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156 results found for Commercial Vegetables
As of Dec. 27, 2016, this map of Georgia shows areas that are experiencing abnormally dry or drought conditions, according to the U.S. Drought Monitor. Image credit: USDA Drought Monitor. CAES News
Georgia Drought
Welcome rains during December 2016 and the first week of 2017 are providing hope for Georgia farmers looking for relief from a statewide severe drought, according to Pam Knox, University of Georgia agricultural climatologist and UGA Cooperative Extension specialist.
Students in the University of Georgia College of Agricultural and Environmental Sciences Department of Horticulture's "Protected and Controlled Environment Horticulture" class, Candance Young and Donna Nevalainen, harvest vegetables from their high tunnel in December 2016. CAES News
Greenhouses and High Tunnels
From the miracle of December tomatoes to the marvel of fresh salad greens in space, greenhouses and growth chambers may play an increasing role in creating hyperlocal or hyperportable food systems.
Pictured is a rain simulator used by UGA scientists on the UGA Tifton Campus. CAES News
Rain Simulator
A simulated rain research project coordinated by two University of Georgia scientists is aimed at enhancing and improving vegetable production.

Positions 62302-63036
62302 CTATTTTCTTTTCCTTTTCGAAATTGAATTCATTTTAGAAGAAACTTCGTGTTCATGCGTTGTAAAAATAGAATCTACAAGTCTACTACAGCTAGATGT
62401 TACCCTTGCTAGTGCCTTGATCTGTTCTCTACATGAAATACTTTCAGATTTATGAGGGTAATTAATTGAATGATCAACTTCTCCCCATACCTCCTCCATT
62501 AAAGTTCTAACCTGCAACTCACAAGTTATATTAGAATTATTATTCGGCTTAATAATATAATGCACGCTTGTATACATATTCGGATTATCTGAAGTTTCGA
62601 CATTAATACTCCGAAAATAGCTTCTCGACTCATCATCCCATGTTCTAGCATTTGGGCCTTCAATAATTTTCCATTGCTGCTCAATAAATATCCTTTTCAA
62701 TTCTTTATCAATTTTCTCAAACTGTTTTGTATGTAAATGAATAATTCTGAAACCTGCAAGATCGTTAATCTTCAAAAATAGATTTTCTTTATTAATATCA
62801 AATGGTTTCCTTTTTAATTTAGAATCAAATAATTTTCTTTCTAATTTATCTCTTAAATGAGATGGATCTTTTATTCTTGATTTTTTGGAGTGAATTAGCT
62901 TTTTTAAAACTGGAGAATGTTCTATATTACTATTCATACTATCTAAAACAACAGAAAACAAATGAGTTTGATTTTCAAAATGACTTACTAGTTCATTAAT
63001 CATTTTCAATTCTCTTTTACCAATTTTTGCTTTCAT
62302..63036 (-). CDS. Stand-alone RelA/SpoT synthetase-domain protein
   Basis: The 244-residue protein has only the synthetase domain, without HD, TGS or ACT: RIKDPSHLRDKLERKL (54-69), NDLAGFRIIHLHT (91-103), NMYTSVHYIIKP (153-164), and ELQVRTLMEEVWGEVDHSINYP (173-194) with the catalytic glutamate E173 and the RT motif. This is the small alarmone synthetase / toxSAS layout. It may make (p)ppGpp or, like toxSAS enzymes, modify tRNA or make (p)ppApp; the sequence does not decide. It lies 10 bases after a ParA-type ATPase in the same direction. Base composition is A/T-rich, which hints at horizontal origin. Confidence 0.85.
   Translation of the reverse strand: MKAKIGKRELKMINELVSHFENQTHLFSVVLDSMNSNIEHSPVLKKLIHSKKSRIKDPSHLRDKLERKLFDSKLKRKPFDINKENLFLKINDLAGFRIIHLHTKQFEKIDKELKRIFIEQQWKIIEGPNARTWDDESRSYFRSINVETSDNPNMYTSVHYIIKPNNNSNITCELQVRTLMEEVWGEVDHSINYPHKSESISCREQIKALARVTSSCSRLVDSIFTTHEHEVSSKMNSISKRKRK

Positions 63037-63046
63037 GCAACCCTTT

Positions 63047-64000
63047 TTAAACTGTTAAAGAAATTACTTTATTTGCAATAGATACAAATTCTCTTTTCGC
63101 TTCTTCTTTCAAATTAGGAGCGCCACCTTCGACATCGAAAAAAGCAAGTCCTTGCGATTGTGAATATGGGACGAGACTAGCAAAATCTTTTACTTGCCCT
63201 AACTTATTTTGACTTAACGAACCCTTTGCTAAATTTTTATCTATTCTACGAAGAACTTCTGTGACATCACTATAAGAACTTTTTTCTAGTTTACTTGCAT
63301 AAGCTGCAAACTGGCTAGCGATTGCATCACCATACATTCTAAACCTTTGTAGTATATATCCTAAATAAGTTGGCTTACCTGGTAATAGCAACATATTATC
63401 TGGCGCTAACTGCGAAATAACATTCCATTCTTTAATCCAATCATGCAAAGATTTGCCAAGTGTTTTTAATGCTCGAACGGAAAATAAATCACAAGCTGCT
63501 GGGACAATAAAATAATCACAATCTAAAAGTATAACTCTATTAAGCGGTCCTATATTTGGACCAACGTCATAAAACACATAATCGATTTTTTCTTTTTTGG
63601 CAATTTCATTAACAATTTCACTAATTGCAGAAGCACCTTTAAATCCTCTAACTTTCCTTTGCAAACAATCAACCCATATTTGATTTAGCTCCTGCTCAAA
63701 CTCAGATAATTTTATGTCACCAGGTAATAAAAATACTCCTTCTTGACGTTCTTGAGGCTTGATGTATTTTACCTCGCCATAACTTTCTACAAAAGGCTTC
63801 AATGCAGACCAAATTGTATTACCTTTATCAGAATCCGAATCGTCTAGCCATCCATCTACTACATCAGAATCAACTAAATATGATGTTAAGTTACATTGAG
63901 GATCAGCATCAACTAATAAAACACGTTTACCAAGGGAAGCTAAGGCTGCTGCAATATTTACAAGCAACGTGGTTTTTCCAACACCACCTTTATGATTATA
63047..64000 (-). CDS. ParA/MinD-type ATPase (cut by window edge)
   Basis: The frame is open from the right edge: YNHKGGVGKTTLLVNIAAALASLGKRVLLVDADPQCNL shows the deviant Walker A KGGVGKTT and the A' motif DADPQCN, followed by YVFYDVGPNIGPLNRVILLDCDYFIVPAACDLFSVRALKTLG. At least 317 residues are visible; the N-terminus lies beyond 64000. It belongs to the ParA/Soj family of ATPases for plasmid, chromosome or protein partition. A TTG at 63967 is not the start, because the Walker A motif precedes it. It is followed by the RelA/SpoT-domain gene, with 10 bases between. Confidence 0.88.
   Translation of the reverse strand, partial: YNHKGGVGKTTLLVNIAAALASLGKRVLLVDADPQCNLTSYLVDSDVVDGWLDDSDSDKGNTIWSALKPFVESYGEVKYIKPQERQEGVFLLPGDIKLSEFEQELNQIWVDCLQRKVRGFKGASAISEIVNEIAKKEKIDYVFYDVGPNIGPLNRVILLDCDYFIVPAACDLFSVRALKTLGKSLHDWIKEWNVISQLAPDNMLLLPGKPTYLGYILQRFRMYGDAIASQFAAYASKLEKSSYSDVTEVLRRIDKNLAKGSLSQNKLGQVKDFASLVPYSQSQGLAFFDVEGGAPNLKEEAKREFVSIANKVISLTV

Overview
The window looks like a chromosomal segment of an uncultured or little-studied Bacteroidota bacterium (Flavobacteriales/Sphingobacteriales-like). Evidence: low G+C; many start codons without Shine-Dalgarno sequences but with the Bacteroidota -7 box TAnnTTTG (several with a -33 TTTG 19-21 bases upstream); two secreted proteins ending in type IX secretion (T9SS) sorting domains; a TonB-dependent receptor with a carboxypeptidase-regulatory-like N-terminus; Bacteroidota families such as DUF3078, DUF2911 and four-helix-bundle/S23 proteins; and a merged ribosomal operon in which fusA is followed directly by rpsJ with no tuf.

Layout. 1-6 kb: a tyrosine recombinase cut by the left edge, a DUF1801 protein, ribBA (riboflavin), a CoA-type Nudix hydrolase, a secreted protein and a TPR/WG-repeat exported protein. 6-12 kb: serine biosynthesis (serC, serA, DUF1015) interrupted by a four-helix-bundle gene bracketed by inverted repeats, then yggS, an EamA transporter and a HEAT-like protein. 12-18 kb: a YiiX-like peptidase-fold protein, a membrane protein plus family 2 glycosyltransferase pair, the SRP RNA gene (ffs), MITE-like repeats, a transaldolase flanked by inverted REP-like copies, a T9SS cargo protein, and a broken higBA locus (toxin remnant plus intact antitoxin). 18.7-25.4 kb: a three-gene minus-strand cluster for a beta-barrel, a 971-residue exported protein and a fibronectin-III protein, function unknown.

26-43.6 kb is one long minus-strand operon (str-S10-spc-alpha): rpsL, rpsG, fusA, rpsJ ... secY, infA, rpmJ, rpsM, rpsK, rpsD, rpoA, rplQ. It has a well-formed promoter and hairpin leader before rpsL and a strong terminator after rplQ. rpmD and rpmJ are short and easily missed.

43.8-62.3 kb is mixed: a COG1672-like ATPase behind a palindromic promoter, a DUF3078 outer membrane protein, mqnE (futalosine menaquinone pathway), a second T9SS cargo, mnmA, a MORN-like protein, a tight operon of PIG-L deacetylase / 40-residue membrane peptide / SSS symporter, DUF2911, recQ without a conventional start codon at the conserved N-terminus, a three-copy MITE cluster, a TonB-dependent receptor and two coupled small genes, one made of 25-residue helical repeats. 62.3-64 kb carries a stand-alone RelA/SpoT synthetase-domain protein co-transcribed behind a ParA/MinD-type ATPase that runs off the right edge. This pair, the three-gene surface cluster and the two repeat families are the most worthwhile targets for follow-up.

Pictured is an adult whitefly feeding on a tomato leaf.
Picture taken by Saioa Legarrea/UGA. CAES News
Combating Whiteflies
Whitefly populations in south Georgia have exploded over the past several weeks, troubling vegetable producers during the fall growing season, according to University of Georgia horticulturist Tim Coolong.
CAES News
Ag Tour
From watching how a peach is picked, packaged and delivered, to learning how federal and state regulators ensure that only the highest quality produce is shipped from Georgia, the fourth annual state agriculture tour covered a wide range of agricultural topics.
GM crops chart CAES News
GMO Safety
Genetically modified foods are tested for safety testing before they reach the marketplace. It can take over a decade and cost tens of millions of dollars, and as a result, GMOs are the most safety-tested foods in history, says University of Georgia plant breeding and plant genetics expert Wayne Parrott.
A picture of a corn field from a few years ago. Recent rains have helped this year's corn crop, according to UGA Extension specialist Eric Prostko. CAES News
Road Trip
Like many other young people, plant pathology graduate student Russell Ingram’s friends have an epic road trip planned for this summer. The difference is that instead of setting off for a music festival in the desert or visiting a beach, Ingram’s pals are hitting the road in search of jobs.
Georgia's April 2016 Precipitation - NOAA CAES News
April Weather
Cool conditions early in April delayed the growth of watermelon seedlings and caused yellowing of some corn plants. Wet fields in the southern half of the state delayed planting and caused problems for corn seedlings and other plants in heavy, wet soils.
UGArden manager JoHannah Biang teaches Andy Myers, Lipscomb University student of sustainability and environmental agriculture, how to drive a small tractor as part of a workshop at the 2015 Georgia Organics Conference, Feb. 20-21, in Athens. CAES News
Organic Farming Classes
University of Georgia organic agriculture experts and economists are teaming up to present the Organic Farming Workshop to provide farmers with new ways to maximize the ecology and economical sustainability of their farm.